November 22, 1963: a day that was supposed to be a historical visit to town by a sitting president ended with a tragedy that would come to change Dallas, and our country, forever. The JFK assassination, even 50 years later, continues to spark heated discussions about the Kennedy legacy and what really happened in Dealey Plaza. Some say there are more than 2,000 books covering the president’s death.
To commemorate the upcoming anniversary, here are some books we recommend diving into:
“The Death of A President” by William Manchester
The controversy surrounding Manchester’s account of the few days leading up to and following the president’s assassination is sort of an enigma, since the writing of the book was first commissioned by Jackie Kennedy herself. In order to pursue the book, Manchester had access to Kennedy’s widow for two five-hour interviews (the tapes of which will not be released from the Kennedy Library until 2067). But, after he wrote the 700-page tome and submitted the manuscript to the Kennedy family for review, Kennedy administration members and insiders who got their hands on the manuscript claimed it way too personal and potentially detrimental to Lyndon B. Johnson and Robert Kennedy. After cutting 1,600 words for what would become the finished product and suffering nervous exhaustion as a result of the grueling research involved in the project, “The Death of A President” was published in 1967 before eventually going out of print. Last month, Little, Brown and Company released a re-print of the book for the 50th anniversary. It’s one that every American should read.
“Death by Holga: 11.22.63” by M.C. Roman
This one isn’t as much a book as it is a scrapbook. A “collection of photographs of the people, places and things associated with the assassination of President Kennedy,” the project by Roman, a seasoned photographer, sent him all over the country taking photos of people and objects with some connection to Kennedy. Roman also happens to be the owner of Dallas Art News, so he is a local, and all of his photos were taken with a “Holga,” a plastic toy camera. You can read more about the photo book here.
“The Confusion and the Quiet: East Dallas Ninth Graders Remember 50 Years Later” by Kathy Kilmer Moak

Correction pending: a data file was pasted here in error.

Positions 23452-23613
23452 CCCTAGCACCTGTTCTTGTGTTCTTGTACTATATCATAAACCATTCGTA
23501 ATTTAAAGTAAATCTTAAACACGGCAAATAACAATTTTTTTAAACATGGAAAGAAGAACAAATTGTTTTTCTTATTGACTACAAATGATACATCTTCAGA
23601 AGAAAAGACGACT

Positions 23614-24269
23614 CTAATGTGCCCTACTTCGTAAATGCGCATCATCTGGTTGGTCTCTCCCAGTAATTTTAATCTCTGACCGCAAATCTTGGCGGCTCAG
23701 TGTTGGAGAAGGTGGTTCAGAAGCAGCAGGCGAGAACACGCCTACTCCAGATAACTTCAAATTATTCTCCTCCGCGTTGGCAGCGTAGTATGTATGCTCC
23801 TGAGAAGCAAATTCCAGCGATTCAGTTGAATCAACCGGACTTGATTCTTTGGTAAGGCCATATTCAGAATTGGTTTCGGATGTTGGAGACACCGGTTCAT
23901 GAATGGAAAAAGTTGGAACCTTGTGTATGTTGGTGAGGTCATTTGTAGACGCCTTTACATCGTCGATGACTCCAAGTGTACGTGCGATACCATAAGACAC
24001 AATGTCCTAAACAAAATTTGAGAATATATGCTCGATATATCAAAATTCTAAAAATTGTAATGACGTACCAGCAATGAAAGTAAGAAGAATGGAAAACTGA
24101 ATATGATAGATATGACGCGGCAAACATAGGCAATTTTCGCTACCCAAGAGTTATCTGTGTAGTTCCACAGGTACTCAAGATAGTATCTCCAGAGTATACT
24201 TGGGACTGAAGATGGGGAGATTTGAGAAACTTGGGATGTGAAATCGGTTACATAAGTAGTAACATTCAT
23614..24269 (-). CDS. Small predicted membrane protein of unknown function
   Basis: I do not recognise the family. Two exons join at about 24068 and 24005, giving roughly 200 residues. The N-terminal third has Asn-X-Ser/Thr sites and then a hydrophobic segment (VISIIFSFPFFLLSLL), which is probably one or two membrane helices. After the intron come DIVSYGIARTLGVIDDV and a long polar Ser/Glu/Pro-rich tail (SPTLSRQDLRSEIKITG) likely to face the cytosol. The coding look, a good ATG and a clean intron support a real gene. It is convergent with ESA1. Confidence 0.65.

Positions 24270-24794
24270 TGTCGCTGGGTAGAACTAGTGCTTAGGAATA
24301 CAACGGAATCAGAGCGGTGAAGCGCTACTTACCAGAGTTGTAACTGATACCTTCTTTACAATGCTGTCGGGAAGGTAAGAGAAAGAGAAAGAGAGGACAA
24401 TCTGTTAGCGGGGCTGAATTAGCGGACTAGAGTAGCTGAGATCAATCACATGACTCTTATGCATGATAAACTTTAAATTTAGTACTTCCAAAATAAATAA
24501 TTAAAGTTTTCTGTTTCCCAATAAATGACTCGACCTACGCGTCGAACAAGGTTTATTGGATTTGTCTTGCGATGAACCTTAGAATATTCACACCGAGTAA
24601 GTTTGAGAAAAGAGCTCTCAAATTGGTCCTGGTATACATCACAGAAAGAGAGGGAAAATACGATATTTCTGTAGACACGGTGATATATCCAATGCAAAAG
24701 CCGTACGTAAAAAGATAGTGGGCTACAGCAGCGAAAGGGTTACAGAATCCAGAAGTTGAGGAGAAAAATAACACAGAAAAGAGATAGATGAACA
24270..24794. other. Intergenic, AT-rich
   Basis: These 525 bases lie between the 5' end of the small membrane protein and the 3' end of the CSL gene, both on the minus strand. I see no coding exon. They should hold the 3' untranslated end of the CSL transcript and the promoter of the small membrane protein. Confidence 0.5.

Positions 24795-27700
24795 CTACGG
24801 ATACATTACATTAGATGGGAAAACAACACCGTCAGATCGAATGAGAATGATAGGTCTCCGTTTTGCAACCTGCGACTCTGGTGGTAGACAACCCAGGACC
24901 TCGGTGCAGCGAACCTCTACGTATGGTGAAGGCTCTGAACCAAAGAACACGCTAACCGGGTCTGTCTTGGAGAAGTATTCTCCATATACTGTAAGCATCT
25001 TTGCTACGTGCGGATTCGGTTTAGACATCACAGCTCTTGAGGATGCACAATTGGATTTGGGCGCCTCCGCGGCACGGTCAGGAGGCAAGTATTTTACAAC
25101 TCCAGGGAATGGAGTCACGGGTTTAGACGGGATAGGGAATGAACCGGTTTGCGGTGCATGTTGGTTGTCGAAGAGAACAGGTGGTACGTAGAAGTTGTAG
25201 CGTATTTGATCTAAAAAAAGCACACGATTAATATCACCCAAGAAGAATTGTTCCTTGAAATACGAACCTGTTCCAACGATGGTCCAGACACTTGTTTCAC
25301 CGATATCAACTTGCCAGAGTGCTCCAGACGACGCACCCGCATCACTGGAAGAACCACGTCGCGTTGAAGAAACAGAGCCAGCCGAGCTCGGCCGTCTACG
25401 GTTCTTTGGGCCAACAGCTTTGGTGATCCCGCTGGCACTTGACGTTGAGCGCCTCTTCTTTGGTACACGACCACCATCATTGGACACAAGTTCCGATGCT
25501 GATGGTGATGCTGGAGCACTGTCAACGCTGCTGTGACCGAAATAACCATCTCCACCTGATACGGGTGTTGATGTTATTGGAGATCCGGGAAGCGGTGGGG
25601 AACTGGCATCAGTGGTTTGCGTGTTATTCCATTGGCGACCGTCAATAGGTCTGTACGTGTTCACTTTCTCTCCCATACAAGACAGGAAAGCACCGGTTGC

In 1963, Moak was a 14-year-old student at Lakewood’s J.L. Long Middle School when her parents allowed her to travel with several classmates downtown to watch the motorcade. She had left to head back to school shortly before her principal announced, during her algebra class, that the president had passed away. Since 2001, she has been compiling memorabilia including newspaper clips, photos and firsthand accounts from her Class of 1967 classmates for the book she self-published, “The Confusion and the Quiet: East Dallas Ninth Graders Remember 50 Years Later.” The book even inspired a pilot stage play called “Shared Stories,” produced by the Sixth Floor Museum and the Dallas Children’s Theater, according to the Dallas Morning News. There is at least one copy of Moak’s book at the Lakewood Library.
John F. Kennedy Sites in Dallas-Fort Worth by Mark Doty
The City of Dallas’ historic preservation officer Mark Doty and city archivist John Slate have put together remarkable images of some of the historical sites Kennedy stopped by on his November 1963 visit to Dallas-Fort Worth. Annotated photos of places like the Hotel Texas, now known as the Fort Worth Hilton, the Texas School Book Depository and the Texas Theater fill the book, which is especially meaningful for Dallas natives. Click here for more information about the book.
“Reclaiming History” by Vincent Bugliosi
Bugliosi prosecuted Charles Manson, and his 1,500+ page book has been called by many the most comprehensive and skilled, researched work about the JFK assassination, as well as the conspiracy theories surrounding Kennedy’s death. The book, published in 2007, took Bugliosi 20 years to research and pen and seeks to eliminate skepticism of the Warren Commission, put the dozens of JFK conspiracy theories to rest once and for all, and prove that Lee Harvey Oswald shot the president without help.